A whopping 80% reduction in the cost of energy to provide lighting can be achieved by switching from conventional light bulbs to LED bulbs. LED bulbs last much longer, use less energy, and require less maintenance than conventional bulbs. 

Automated lighting controls that provide the required level of light based on footfall or occupancy can save more money. Again, payback on investment can be achieved within 12 months. 

Change commuting and vehicle buying habits

A cycle-to-work scheme using a salary sacrifice is a tax-efficient way of reducing your employees’ impact on the planet and getting them healthier.

Inventory clerks and industry suppliers can contribute to the net zero goal by changing petrol or diesel vehicles to electric vehicles can realise savings on fuel, tax and even road charges in addition to making a significant reduction in the worst of carbon emissions. 

UK businesses can also receive government grants towards the costs of installing electric vehicle charging points, which further helps by encouraging staff to consider electric vehicles with the convenience of topping up their batteries at work.

Inventory Base enables you to target clerks geographically with the diary features and functions to reduce wasted journeys and ensure efficient allocation of reports.

Choose your supply chain carefully

Are the businesses in your supply chain reducing their emissions? Choose a supplier that only uses renewable energy

Consider where your supplies are coming from, as a UK-produced source will have far less impact on the environment than buying abroad.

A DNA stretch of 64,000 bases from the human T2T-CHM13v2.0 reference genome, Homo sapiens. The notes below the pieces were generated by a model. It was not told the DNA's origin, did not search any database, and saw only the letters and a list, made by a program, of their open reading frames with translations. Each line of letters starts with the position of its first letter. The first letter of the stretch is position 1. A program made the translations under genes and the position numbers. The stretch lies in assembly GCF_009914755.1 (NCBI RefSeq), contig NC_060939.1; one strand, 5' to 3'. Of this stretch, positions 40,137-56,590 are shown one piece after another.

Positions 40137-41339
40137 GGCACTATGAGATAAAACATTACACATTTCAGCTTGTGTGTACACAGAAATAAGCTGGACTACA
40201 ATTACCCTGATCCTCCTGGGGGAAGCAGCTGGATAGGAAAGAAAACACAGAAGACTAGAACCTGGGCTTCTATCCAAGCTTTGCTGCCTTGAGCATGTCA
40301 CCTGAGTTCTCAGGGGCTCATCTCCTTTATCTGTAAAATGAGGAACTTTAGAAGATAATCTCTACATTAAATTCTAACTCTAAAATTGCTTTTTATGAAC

Evaluate your whole supply chain, including waste management providers, third-party transport and even customers, to identify any value chain indirect emissions.

Minimise the waste 

Waste is bad for the environment and bad for your profits. Production processes often contribute to carbon emissions by sending waste materials to incineration plants or landfills, which releases more carbon into the atmosphere along with other harmful chemicals. 

In the office environment, choosing energy-efficient equipment and using technology can greatly minimise waste. Landlords have software with Inventory Base hat can improve their green credentials including keep energy costs down by capturing meter readings, paperless reporting and work orders.

Ways to reduce waste include:

  • Using less packaging
  • Only using recyclable materials.
  • Avoiding single-use plastics
  • Providing clear label instructions on products so that customers can dispose of them correctly and sustainably.

By using Inventory Base software applications, users can further add to the net zero goal by utilising the features of efficient reporting that not only produces and stores all inventory reports in a paperless environment but further contributes to and off sets the impacts of daily living. 

Final thoughts

Small businesses must concentrate on reducing their emissions. Some reductions will be hard to achieve in the short term, but small businesses can take action to offset the carbon they can’t reduce.

For example, paying other businesses to capture or reduce emissions through renewable energy projects can offset the balance and improve the environment at the same time. Another example could be as simple as contributing a small fee for every report completed on your inventory booking service to planting a tree.

Running a small business can be hard, but adopting a green approach and should not be seen as adding to this. If done properly, taking a green approach can save time, money, enhance the reputation of the business and contribute to the net zero goal.

Ethical and sustainable business practices are good for people, the planet and your business. Embracing values like diversity, healthfulness, transparency and environmental stewardship can help businesses attract and retain talent, grow customer loyalty, stay ahead of governmental regulations and foster economic well-being and market growth.

Forbes – The Sustainable Impact Of A Paperless Office